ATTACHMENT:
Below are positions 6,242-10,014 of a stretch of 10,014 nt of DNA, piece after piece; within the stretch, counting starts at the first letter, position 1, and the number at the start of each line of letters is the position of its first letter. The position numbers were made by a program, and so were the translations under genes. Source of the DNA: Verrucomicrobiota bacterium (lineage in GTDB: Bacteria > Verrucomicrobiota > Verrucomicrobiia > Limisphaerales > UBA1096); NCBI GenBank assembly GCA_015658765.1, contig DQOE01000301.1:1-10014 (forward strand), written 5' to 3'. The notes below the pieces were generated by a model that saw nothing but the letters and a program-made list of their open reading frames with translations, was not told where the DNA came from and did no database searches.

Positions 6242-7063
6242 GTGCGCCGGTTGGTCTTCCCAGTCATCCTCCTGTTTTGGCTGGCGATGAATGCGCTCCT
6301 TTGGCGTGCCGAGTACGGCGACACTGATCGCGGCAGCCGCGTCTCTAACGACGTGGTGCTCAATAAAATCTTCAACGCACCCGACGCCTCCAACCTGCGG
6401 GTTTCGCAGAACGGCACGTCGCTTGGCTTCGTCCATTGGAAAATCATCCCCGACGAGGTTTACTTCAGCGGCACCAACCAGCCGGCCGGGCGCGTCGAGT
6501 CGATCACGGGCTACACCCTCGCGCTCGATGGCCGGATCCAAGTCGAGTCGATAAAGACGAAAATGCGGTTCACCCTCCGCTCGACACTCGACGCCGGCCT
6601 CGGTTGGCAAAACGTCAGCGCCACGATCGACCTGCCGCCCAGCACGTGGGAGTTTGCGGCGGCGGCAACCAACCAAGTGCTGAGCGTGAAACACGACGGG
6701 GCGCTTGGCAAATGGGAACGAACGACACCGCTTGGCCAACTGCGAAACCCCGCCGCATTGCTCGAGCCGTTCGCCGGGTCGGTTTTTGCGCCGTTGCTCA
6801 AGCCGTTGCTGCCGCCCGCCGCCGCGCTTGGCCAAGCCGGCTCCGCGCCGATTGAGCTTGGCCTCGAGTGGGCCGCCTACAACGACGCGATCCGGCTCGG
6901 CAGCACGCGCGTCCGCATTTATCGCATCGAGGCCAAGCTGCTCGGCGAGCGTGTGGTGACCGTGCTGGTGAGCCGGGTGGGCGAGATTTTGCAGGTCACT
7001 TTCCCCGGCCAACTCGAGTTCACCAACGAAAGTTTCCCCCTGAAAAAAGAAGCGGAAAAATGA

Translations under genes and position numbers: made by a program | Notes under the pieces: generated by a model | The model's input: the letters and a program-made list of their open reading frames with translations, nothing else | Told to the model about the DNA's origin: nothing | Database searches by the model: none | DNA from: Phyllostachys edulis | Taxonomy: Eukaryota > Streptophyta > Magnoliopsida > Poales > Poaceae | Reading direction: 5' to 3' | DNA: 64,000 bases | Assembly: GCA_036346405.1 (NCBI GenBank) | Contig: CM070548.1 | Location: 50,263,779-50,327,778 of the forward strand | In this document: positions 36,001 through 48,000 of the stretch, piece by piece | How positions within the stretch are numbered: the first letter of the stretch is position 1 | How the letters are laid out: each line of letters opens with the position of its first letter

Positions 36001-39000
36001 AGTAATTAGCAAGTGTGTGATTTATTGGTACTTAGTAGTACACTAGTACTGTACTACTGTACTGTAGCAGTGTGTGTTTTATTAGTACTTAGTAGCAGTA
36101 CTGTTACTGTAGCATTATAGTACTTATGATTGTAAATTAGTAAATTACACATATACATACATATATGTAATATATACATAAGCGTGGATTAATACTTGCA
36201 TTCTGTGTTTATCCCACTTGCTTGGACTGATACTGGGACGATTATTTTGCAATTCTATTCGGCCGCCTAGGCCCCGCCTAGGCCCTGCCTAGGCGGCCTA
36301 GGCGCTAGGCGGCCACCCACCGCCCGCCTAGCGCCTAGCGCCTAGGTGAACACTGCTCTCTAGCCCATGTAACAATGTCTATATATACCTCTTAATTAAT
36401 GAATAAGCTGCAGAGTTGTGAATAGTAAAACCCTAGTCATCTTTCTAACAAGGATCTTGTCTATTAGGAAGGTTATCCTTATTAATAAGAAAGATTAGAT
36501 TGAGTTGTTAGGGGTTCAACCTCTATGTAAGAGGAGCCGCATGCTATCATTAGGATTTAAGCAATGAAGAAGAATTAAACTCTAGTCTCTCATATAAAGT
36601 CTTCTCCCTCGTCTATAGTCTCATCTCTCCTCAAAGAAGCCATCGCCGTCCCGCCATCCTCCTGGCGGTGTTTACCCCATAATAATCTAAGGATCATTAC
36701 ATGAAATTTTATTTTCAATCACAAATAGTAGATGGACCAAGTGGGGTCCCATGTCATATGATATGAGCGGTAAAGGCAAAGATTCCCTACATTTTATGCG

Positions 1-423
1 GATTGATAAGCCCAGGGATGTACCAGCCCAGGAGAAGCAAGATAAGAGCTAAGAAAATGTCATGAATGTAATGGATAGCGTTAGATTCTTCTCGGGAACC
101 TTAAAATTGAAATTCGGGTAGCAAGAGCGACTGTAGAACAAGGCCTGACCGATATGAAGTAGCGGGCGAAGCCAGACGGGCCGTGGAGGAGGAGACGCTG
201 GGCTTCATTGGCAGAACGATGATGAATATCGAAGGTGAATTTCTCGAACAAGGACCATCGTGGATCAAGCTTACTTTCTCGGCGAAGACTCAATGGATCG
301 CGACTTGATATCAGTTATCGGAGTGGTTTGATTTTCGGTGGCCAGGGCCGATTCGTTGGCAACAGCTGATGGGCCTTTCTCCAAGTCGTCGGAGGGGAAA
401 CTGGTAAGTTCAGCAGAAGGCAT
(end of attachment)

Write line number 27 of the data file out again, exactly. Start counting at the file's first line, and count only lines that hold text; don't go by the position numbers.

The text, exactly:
401 CTGGTAAGTTCAGCAGAAGGCAT